And research shows that people who worked on accepting pain reported lower pain intensity and better function than others.

Sounds so simple, right? Well, not always. It can be challenging to accept pain may be a constant in your life. It can be frustrating, and it may be a struggle at times. You may also go through periods where your pain does dominate your thinking and makes you anxious or sad.

That’s okay. Accept that this can happen. It’s completely normal when living with persistent pain to have these ups and downs.

Speaking with someone – a friend or family member, your GP, a pain specialist, a mental health therapist – can help you work through this so you can get back on track.
Writing it all down in a journal or pain diary is another option. The important thing is to keep working on it.

Stay connected

Living with persistent pain can be a lonely experience. Fear of aggravating their pain can sometimes stop people from doing the things they’ve always enjoyed – catching up with friends, playing sport and socialising. No longer having these connections can lead to people becoming isolated.

We’re now recognising that loneliness can cause a whole range of health issues – from depression to poorer cardiovascular health. In fact, research suggests it may pose a bigger risk for premature death than smoking or obesity. When it comes to musculoskeletal pain, feeling lonely can make you feel upset and distressed, which can increase pain and muscle tension. Any increased muscle tension has the potential to aggravate existing pain.

So how can you deal with loneliness?

  • Get in contact with friends and family. Catch up with them. Call them on the phone. Connect with them via social media. Just reach out and make the connection. Start small and gradually build up the amount of contact you have.
  • Join a walking group. As you know, exercise is an effective way to manage pain. So why not join a local walking group? You’ll meet people, and get some exercise as well. Contact your local neighbourhood house or search online for a group near you.
  • Adopt a pet. Pets are a wonderful comfort. They’re cute, they’re fun, they don’t judge you if you decide to stay in your pajamas all day. Having a pet has many health benefits, including decreasing cholesterol levels and blood pressure, reducing stress, improving your mood and importantly – reduced feelings of loneliness.
  • Join a knitting group/book club/art class/family history short course…whatever takes your fancy. Explore a new hobby or interest, and meet new people at the same time. Visit your local council website for details of what’s on in your area.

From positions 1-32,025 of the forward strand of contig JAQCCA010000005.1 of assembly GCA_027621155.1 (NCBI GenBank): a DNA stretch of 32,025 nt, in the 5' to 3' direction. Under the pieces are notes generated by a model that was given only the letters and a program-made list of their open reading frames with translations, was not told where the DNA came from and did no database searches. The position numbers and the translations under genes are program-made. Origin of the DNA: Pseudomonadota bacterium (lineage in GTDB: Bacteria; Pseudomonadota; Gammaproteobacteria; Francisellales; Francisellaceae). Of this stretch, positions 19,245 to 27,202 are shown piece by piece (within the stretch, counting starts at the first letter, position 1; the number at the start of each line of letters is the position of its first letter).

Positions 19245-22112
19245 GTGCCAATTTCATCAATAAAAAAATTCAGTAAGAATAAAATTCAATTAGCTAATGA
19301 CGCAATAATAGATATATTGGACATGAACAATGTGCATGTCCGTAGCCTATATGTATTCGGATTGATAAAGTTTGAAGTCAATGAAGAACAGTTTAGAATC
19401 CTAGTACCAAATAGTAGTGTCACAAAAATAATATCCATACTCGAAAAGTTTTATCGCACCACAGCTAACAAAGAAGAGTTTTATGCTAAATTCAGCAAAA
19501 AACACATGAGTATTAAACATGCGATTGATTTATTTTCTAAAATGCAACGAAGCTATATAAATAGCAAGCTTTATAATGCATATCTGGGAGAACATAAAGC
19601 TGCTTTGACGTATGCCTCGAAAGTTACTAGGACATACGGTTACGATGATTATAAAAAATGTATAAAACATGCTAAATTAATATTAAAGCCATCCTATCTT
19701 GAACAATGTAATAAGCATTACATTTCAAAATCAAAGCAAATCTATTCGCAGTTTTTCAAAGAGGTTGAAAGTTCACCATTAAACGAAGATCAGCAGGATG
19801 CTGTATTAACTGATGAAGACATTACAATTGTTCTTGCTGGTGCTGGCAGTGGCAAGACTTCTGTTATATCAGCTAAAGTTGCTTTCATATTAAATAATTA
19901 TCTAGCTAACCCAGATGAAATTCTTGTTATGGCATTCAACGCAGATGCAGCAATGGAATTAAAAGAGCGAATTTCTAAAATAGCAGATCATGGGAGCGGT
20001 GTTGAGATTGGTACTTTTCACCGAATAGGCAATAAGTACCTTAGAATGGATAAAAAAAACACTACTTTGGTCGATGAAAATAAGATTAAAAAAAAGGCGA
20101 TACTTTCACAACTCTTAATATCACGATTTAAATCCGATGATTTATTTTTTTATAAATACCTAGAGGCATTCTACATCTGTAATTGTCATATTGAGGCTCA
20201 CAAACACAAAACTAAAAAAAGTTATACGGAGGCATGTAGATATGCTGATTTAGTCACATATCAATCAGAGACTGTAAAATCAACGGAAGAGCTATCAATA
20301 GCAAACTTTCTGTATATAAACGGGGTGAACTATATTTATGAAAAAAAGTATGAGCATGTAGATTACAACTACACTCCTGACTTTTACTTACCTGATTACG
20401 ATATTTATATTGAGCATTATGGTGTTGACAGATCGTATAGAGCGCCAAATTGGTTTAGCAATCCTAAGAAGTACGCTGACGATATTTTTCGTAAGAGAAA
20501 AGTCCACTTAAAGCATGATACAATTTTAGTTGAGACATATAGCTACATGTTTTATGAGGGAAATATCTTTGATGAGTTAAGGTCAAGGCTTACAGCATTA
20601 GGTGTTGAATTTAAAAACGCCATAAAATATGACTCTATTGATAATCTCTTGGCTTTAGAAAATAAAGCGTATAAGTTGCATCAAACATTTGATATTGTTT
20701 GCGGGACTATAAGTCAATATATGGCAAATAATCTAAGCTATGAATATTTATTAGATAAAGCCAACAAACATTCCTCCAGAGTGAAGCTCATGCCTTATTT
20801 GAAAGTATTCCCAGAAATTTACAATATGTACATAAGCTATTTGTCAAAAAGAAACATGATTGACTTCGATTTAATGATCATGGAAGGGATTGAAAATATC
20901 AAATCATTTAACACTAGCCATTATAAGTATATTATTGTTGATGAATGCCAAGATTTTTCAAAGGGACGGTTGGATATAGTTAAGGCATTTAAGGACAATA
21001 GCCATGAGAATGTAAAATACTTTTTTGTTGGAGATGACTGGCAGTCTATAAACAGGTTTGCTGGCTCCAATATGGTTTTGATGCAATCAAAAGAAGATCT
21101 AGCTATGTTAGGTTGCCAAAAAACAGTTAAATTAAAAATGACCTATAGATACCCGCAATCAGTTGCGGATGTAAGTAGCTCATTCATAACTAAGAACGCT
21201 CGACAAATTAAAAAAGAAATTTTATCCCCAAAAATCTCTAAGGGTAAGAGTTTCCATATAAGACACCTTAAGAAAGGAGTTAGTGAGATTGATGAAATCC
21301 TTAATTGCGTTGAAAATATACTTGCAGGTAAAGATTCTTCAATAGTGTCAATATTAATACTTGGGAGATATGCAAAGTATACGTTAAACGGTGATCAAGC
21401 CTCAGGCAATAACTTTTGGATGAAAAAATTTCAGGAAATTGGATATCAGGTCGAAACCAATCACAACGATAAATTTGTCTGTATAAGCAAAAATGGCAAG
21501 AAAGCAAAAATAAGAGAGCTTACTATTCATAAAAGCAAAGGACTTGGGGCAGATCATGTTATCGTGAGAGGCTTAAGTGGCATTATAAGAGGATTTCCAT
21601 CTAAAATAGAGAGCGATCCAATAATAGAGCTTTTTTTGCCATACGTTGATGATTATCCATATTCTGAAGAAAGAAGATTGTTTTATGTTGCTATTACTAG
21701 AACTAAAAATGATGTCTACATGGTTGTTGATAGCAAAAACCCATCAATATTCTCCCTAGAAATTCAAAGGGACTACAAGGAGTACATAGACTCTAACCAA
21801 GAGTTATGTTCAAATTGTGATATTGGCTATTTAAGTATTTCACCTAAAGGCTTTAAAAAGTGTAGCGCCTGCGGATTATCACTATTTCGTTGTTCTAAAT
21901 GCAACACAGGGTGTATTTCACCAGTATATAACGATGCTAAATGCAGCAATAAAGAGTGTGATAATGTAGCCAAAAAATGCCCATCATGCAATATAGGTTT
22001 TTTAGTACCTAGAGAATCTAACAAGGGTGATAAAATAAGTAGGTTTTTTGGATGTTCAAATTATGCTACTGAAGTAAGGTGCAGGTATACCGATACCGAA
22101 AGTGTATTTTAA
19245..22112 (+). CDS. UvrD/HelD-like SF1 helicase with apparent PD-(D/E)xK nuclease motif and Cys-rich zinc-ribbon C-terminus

• Join a support group. They bring together people with similar experiences in a supportive environment. Musculoskeletal Australia has many support groups that meet in person and online. Find a group today.
  • Volunteer. There are many opportunities to do volunteer work in Australia. Think of a cause near and dear to your heart – and explore local charities or organisations that need help. You’ll meet other people, make friends and connections, and support a cause that’s important to you. Check out the GoVolunteer website for volunteer opportunities.
  • Get help. If you feel like loneliness has become a big issue for you, and that the thought of doing any of these things is overwhelming, talk to your doctor or a mental health professional for support. And don’t forget there are services that can provide you with support when you need it, no matter the time of day.
    • Lifeline Australia (13 11 14 for 24 hour crisis support and suicide prevention)
    • beyondblue (1300 224 636 for 24 hour support).

Listen to your favourite tunes

There’s plenty of evidence to support the use of music for managing pain. It’s been shown to reduce anxiety, fear, depression, pain-related distress and blood pressure. We also know that when we listen to our preferred style of music, there’s a positive effect on pain tolerance and perception, anxiety and feelings of control over pain. It’s not exactly clear how or why music can have such an effect on pain, but we do know that enjoyable music triggers the release of dopamine, which is a ‘feel-good’ hormone. Or it may be that music distracts your mind from focusing on your pain. Whatever the reason, it’s an easy, cost-effective way to get some relief from your pain. So create a special ‘pain playlist’, and load up your phone or music player of choice with your favourite tunes. And check out our recent blog on the power of music.

Create a care package

Anyone who lives with a musculoskeletal condition knows how unpredictable they can be. You can be managing really well and doing all the right things when suddenly a flare hits. Something you can do to look after yourself at this time is to open a care package.